And finally, we learned about the integration of SimScale with NVIDIA’s Omniverse — an open platform for real-time 3D visualization and simulation — that was introduced in 2021. (See a detailed overview of the Omniverse in the article on NVIDIA’s GTC 2021 conference and an update on it in the article on the GTC 2022 conference held earlier this year.) While the Omniverse is not just targeted to AEC — its ability to enable synchronous collaboration between multiple team members makes it useful in many fields including movies, gaming, manufacturing, product design, etc. — an increasing number of AEC applications have developed connectors to Omniverse, allowing them to “live sync” to the platform. This means that while all the team members can still continue to work on their tasks within their individual applications, they can see the collective project taking shape in the Omniverse, as everyone’s pieces are plugging into it in real time.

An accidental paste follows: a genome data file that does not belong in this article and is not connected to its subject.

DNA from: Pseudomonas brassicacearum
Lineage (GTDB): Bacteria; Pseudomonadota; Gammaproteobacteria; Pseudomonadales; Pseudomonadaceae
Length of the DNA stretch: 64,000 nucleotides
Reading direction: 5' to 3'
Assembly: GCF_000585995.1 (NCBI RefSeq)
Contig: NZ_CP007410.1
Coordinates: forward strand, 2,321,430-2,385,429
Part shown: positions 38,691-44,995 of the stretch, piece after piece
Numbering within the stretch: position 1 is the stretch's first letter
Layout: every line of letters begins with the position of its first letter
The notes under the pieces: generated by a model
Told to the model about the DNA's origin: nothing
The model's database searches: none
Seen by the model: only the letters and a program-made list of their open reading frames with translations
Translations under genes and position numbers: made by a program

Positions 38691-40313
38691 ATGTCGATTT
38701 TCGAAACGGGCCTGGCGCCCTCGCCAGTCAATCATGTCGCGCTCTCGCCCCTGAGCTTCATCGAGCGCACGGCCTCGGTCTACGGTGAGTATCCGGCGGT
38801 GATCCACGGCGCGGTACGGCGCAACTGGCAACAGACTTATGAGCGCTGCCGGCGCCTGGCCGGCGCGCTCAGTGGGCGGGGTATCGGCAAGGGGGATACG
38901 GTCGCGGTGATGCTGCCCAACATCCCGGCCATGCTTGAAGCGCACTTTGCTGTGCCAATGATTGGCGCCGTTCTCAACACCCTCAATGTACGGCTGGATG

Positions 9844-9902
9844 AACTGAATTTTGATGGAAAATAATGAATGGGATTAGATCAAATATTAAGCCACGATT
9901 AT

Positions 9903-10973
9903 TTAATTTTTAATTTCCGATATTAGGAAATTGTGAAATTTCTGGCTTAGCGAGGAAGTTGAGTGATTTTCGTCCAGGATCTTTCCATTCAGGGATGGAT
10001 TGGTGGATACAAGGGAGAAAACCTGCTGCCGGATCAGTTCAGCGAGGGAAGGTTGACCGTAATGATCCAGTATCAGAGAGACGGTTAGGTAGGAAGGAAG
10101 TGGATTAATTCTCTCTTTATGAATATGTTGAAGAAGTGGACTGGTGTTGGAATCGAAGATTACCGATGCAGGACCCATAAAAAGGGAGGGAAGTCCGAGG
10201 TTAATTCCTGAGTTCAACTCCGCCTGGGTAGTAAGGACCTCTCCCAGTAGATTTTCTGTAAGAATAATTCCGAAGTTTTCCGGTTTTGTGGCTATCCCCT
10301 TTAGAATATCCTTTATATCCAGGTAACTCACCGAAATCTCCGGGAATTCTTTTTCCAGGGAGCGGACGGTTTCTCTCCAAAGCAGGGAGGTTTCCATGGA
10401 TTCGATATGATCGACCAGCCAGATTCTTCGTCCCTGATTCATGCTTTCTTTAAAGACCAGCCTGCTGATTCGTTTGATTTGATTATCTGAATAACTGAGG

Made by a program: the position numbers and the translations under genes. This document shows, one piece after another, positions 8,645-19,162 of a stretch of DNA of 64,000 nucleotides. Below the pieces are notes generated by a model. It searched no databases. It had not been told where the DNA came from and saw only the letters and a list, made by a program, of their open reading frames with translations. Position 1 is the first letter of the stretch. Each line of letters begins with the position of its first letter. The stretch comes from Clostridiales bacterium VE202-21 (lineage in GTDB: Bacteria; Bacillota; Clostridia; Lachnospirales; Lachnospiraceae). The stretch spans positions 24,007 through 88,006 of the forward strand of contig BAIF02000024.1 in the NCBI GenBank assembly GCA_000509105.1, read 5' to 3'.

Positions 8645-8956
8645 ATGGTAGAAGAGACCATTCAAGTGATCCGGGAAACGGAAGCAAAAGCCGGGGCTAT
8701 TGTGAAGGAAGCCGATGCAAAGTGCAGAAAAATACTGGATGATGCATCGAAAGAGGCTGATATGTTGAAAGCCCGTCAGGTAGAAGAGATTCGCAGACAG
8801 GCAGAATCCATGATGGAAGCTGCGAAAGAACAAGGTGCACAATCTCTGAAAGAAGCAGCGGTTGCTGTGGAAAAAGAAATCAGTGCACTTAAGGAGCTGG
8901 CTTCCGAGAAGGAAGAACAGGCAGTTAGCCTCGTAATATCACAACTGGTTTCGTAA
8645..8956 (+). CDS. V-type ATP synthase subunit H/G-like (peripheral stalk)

The new SimScale plugin allows scenes to be exported from Omniverse to SimScale, where the simulation is performed, and the results are then exported back to Omniverse. This allows designers that are using Omniverse to collaborate on a project to easily deploy SimScale’s simulation platform to analyze the environmental performance of their designs as they are being developed (Figure 13).
Simulation is, of course, far from being the only tool in the arsenal of the AEC industry to create more sustainable buildings and infrastructure. We need so much more — innovative design techniques, improved building materials, the development of sustainable products, more environmental research, stricter energy regulations, etc. But the ability to accurately assess the environment impact of a proposed design through simulation and continue to iterate it until the results are satisfactory is significant, not just for improving the sustainability of the planet at a macro level, but also to improve individual well-being and comfort at a micro level.
Lachmi Khemlani is founder and editor of AECbytes. She has a Ph.D. in Architecture from UC Berkeley, specializing in intelligent building modeling, and consults and writes on AEC technology. She can be reached at firstname.lastname@example.org.